We define bracing as the simple act of creating midline stability while being able to breathe. This is often mislabeled as “core-training,” a term not generally accepted in our clinic. The challenge for bracing in our clinic is to simply create a 360-degree wall of firmness around the midsection. This, as with the first foundation of breathing, is a skill that all humans must learn to begin to create motion. As a newborn, a motion must be attached to at least one stable thing. This stable thing should logically be at the center of mass, which is roughly two inches below your navel. This is a task that all humans, in the absence of a congenital or development issue, have already achieved. Every time you laugh, cough, sneeze, or have a challenging bowel movement; you brace. This really means that there are two challenges to address here. 1 – You don’t know how to consciously use this skill to your advantage 2 – You must be able to do this while breathing.
Most people naturally brace when they pick up something heavy. Have you ever held your breath when you have to pick up an awkward object? That’s bracing. Most people can just breathe or just brace, but few people can do both well in our evaluations. The body is constantly negotiating the somewhat competitive tasks of breathing or bracing. The tug and war of respiration and stability. To achieve the maximum at either end, the diametric opposite must be sacrificed. This is why competitive power athletes take a huge breath in and hold it during a maximum lift. They are choosing to maximize their stability at the expense of respiration. This is fine for a single lift, but most of life is not a single lift. Most of life is a combination of needing both respiration and stability. In fact, nearly ALL sports require both.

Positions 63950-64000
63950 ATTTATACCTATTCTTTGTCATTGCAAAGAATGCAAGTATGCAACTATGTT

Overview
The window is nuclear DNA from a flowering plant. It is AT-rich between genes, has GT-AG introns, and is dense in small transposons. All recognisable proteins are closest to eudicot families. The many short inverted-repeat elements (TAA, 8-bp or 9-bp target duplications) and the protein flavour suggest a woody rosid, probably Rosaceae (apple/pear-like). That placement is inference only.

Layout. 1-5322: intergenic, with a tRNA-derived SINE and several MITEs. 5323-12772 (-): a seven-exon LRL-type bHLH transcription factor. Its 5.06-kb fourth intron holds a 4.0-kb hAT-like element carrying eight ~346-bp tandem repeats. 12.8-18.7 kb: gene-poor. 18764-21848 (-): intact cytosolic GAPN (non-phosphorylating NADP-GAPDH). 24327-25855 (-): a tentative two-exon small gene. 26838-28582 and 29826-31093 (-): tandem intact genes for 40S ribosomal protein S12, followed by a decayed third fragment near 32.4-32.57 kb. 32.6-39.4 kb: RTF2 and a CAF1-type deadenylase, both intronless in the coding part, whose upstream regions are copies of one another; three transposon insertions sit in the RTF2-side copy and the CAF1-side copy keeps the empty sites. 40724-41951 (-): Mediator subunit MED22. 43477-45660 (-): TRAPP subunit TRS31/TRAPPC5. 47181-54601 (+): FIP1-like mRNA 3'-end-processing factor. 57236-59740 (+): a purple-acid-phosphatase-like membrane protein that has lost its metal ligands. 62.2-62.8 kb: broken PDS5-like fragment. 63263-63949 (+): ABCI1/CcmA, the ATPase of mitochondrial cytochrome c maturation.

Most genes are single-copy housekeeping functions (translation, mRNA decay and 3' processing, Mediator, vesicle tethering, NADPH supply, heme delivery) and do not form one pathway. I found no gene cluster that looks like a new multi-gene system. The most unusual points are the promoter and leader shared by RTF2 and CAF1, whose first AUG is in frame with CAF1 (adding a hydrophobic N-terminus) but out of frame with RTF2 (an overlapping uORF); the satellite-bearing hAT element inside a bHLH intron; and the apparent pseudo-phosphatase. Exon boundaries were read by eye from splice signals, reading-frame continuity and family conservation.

Through organic logic, the body will always prioritize breathing, as the breath is life itself. So if a person does not know how to breathe AND stabilize the midsection, the body will sacrifice stability for respiration. This is a significant problem for most people, especially athletes and those that need to use their body for their profession. The body is constantly adapting to the use of ineffective systems of stability because it has forgotten the skill of bracing. Once this skill can be taken online again, the body can effortlessly up or down-regulate the amount of bracing based on the tasks at hand. Until a safe and stable midline can be established, all rehabilitative processes are rendered minimally effective. If the center is faulting, all other systems will fail as well.